Beira: New satellite images taken above the Mozambican port city of Beira show the vast scale of flooding there, as rescuers race to reach tens of thousands of people trapped by floodwaters from Cylcone Idai.
The images released by the European Space Agency show a huge new inland “lake” measuring 125km by 25km.
A large number of people in and around Beira who sought refuge on rooftops and trees are still waiting to be rescued a week after the cyclone struck.
As floodwaters finally start to recede, the priority is to deliver food and other supplies to people on the ground rather than take people out of affected areas, although that is also happening, said Celso Correia, the Minister of Land and Environment.
“Our biggest fight is against the clock,” Correia told a news conference, adding that authorities were using all means possible to save lives and were working 24 hours per day. 3,000 people have so far been rescued, he added.
Cyclone Idai lashed Beira with winds of up to 170km per hour (105 miles per hour) a week ago, then moved inland to Zimbabwe and Malawi, flattening buildings and putting the lives of millions at risk.
At least 98 people have died in Zimbabwe, while 56 have died in Malawi. The latest death toll of 217 in Mozambique is likely to rise much further as rescuer continue to find bodies. “The situation is still critical,” Correia said.
Gerald Bourke, the regional communications officer at the World Food Programme, said the affected area was one of the most densely populated in Mozambique and that rescuers still did not know how many people remained trapped. People clinging to trees have had to avoid snakes that also fled the flooding, he added.
Aerial images released by Mozambique’s disaster relief agency, the INGC, showed survivors packed together on top of high buildings in Buzi district, which is the worst affected area.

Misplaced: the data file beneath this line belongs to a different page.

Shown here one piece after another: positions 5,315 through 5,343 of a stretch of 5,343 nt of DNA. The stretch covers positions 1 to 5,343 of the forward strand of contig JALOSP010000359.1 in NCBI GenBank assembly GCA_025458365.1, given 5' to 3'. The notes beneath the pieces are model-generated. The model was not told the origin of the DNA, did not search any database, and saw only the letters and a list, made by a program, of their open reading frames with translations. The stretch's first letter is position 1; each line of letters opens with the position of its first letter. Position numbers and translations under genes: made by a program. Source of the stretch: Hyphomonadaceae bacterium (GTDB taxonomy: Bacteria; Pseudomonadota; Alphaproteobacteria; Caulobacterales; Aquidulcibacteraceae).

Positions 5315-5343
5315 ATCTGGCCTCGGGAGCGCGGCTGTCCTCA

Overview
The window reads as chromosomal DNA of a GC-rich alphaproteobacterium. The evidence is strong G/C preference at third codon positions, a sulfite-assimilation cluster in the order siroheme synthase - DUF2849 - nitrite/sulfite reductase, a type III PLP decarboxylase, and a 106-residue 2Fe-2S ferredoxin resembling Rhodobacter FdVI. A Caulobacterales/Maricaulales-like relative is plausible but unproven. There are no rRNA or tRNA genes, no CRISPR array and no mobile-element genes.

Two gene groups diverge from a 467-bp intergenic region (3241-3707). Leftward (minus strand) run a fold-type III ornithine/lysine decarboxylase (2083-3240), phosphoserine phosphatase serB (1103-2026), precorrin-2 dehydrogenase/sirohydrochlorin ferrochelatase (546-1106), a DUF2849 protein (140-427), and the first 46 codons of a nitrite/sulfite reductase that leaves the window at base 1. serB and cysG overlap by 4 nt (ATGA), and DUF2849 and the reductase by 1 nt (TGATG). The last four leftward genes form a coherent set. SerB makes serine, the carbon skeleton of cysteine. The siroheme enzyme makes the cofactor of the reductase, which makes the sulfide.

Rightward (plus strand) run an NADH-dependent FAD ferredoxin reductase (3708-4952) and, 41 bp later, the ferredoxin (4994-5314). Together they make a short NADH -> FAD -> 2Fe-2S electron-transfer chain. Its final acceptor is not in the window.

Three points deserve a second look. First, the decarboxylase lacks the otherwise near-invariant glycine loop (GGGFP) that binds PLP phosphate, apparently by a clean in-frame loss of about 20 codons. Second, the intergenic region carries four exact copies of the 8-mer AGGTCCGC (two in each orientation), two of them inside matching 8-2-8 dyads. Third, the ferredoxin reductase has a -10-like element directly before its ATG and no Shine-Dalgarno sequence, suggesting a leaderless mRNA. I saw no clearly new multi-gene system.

Travis Trower, who runs Rescue South Africa, an NGO that has been involved in the air rescue efforts, described the scene arriving by road from Vilanculos to Buzi shortly after the cyclone struck.
“I have never seen water rise so fast,” he said. “We were about 80km from Vilanculos where we came across this village. Everyone was in the trees and the women were throwing their babies to us. When we went back the next day, only the treetops were visible. The whole village had gone.
“There is huge urgency now to get to people. Given the size of the lake we are seeing on the satellite images we need to ask where are the people who live there.”
Beira, now a large island in the flooded plains, remains a scene of widespread damage, with large numbers of fallen trees and power lines, shattered windows and little electricity.
More than 400 sq kilometres (150 sq miles) in the region are flooded and in some places the water is six metres (19ft) deep. At least 600,000 people are affected, according to the UN Office for the Coordination of Humanitarian Affairs (OCHA), ranging from those whose lives are in immediate danger to those who need other kinds of aid.
About 37 basic reception centres, mainly schools that can hold between 100 and 1,000 people, have been set up around Beira. The Guardian understands that UN agencies are examining building two large reception camps to accommodate 400,000 people, which would make providing food and health services easier.
“There’s a need of almost everything,” said the Red Cross’s Caroline Haga in Beira.
— Guardian News & Media Ltd